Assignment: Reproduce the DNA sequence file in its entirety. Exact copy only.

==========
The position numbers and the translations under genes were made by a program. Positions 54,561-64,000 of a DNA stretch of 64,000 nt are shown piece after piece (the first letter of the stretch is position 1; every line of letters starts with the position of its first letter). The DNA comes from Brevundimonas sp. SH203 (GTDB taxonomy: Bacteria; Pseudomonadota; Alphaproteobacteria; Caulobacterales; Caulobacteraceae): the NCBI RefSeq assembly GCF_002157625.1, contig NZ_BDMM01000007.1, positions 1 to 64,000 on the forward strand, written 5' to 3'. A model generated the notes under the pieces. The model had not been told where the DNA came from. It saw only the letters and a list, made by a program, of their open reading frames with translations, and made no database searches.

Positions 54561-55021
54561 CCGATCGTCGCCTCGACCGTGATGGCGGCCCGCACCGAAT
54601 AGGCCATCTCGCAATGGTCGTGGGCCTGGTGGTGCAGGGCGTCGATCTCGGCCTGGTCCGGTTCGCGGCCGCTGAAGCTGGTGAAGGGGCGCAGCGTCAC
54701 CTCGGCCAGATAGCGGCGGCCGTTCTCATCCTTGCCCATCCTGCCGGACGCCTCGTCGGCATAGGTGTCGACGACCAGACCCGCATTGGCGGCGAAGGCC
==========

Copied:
The position numbers and the translations under genes were made by a program. Positions 54,561-64,000 of a DNA stretch of 64,000 nt are shown piece after piece (the first letter of the stretch is position 1; every line of letters starts with the position of its first letter). The DNA comes from Brevundimonas sp. SH203 (GTDB taxonomy: Bacteria; Pseudomonadota; Alphaproteobacteria; Caulobacterales; Caulobacteraceae): the NCBI RefSeq assembly GCF_002157625.1, contig NZ_BDMM01000007.1, positions 1 to 64,000 on the forward strand, written 5' to 3'. A model generated the notes under the pieces. The model had not been told where the DNA came from. It saw only the letters and a list, made by a program, of their open reading frames with translations, and made no database searches.

Positions 54561-55021
54561 CCGATCGTCGCCTCGACCGTGATGGCGGCCCGCACCGAAT
54601 AGGCCATCTCGCAATGGTCGTGGGCCTGGTGGTGCAGGGCGTCGATCTCGGCCTGGTCCGGTTCGCGGCCGCTGAAGCTGGTGAAGGGGCGCAGCGTCAC
54701 CTCGGCCAGATAGCGGCGGCCGTTCTCATCCTTGCCCATCCTGCCGGACGCCTCGTCGGCATAGGTGTCGACGACCAGACCCGCATTGGCGGCGAAGGCC